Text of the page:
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Ages of the Solar System: Isotopic Dating

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Part of the NATO Advanced Study Institutes Series book series (ASIC, volume 85)

Abstract

The major concern of this section will be to outline the ways in which measurements of isotope abundances have been used to determine the chronology of the origin and evolution of the solar system. In passing it should be remembered that the use of isotopic information is by no means restricted simply to the measurement of time scales and, particularly in recent years, isotope abundances have been used to investigate problems as diverse as the heat sources in the early solar nebula and the chemical evolution of the Earth’s mantle. The fundamental property of isotopes which makes them especially useful for dating and other applications is the fact that, apart from a limited amount of mass fractionation, the composition of an isotopic mixture is unaffected by chemical processes. In those cases where mass fractionation does occur this effect may itself be useful, particularly as a source of information on temperatures. Since our main theme is time the events discussed in this section will be most conveniently presented as a chronological sequence, progressing from some time before the solar system existed down to the present day.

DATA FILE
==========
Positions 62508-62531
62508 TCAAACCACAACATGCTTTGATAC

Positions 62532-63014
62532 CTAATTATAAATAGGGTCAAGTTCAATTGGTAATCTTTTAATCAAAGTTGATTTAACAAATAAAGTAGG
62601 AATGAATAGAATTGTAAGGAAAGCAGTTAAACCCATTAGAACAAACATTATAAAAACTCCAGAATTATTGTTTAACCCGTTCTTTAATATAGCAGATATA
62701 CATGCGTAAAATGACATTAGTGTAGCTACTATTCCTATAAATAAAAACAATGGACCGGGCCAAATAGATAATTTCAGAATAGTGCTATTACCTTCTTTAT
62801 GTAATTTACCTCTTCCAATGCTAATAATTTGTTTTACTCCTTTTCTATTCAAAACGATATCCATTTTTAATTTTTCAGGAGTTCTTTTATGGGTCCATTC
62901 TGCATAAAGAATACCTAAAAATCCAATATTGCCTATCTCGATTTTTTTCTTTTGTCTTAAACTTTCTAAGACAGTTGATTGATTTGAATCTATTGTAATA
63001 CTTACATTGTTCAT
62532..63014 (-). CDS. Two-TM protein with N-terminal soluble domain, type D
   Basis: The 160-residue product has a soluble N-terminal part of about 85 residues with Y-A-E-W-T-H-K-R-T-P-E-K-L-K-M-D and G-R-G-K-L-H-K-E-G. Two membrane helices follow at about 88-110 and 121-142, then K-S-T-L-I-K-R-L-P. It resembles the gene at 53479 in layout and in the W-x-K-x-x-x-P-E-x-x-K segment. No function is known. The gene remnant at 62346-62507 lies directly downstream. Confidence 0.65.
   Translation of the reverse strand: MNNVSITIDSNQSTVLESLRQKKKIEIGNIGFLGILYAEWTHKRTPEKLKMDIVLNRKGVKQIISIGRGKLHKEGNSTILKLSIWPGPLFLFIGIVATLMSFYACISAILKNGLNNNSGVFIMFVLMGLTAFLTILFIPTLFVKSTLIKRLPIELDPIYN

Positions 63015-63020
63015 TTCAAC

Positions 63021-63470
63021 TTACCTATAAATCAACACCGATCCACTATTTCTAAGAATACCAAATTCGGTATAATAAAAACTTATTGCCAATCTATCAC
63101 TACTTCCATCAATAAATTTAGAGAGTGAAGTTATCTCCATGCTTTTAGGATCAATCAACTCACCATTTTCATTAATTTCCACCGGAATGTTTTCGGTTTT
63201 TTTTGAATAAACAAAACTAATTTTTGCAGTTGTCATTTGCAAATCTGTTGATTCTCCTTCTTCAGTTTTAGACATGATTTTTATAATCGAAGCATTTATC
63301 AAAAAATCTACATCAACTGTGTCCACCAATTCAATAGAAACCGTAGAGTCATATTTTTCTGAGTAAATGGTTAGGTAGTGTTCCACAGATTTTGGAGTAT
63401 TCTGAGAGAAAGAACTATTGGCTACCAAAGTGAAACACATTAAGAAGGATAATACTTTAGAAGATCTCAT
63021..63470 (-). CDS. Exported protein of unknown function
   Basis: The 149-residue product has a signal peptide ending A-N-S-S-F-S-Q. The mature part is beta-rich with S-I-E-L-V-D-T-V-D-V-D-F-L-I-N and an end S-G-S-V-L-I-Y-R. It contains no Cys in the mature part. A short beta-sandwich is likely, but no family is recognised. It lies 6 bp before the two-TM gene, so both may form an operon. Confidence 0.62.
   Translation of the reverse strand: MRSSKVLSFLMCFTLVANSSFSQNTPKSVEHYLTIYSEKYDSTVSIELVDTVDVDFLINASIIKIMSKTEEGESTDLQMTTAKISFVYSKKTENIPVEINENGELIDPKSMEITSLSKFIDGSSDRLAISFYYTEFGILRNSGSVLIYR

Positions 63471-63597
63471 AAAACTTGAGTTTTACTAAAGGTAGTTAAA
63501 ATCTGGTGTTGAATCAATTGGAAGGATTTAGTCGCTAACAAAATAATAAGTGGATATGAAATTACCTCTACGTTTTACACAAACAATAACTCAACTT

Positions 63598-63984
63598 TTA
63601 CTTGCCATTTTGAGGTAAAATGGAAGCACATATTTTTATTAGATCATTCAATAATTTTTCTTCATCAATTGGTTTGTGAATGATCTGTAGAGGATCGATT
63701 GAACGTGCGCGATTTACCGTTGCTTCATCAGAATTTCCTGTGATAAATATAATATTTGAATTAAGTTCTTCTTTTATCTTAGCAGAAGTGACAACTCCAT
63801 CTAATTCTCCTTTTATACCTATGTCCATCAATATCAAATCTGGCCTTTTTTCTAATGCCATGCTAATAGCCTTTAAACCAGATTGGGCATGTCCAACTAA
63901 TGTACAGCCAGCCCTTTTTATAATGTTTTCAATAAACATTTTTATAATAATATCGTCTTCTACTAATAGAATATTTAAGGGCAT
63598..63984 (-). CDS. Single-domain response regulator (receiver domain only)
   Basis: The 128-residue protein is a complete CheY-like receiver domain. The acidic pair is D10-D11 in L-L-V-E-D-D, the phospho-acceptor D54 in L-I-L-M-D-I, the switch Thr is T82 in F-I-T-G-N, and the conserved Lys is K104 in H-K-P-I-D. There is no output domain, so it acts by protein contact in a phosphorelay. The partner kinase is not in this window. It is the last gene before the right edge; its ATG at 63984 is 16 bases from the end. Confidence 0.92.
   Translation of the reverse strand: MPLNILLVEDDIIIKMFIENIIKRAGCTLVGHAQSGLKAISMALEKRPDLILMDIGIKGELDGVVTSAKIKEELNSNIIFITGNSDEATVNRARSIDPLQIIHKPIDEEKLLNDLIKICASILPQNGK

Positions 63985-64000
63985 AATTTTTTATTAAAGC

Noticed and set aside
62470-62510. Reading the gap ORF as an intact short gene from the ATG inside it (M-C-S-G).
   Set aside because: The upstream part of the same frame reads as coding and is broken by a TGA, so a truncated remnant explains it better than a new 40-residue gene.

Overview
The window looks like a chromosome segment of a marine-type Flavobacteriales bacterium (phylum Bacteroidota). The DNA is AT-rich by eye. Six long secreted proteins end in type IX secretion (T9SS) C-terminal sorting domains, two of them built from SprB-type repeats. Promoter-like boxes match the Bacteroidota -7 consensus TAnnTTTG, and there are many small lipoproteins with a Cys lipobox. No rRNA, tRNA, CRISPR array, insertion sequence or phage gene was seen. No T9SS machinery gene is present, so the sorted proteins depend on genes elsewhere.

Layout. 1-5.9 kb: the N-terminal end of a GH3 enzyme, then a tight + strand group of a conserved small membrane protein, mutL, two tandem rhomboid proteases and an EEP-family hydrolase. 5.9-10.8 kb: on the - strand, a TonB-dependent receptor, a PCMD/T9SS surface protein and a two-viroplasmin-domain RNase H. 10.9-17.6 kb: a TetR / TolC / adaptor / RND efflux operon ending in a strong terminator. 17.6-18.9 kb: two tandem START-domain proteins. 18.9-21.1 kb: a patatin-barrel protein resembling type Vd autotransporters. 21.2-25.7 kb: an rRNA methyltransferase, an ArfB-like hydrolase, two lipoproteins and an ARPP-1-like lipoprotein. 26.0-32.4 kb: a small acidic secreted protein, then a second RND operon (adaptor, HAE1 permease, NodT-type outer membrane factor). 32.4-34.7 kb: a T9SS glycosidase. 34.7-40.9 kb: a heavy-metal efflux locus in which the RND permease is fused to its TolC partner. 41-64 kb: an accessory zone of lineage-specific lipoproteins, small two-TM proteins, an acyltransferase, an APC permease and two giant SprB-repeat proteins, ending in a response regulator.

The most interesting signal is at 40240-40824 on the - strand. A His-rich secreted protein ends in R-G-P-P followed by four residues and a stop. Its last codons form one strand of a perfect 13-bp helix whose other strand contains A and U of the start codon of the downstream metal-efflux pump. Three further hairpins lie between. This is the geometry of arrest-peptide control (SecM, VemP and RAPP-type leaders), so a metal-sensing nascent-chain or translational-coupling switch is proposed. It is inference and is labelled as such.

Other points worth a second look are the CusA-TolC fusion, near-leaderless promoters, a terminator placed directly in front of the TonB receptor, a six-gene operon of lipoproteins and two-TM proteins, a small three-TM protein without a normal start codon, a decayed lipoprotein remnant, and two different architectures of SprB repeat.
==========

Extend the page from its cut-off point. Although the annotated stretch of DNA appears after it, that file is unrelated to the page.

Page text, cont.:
Keywords

Solar System Solar Nebula Carbonaceous Chondrite Lunar Planet Early Solar System 
These keywords were added by machine and not by the authors. This process is experimental and the keywords may be updated as the learning algorithm improves.

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Copyright information

© D. Reidel Publishing Company 1982

Authors and Affiliations

  1. 1.Department of PhysicsUniversity of SheffieldSheffieldUK

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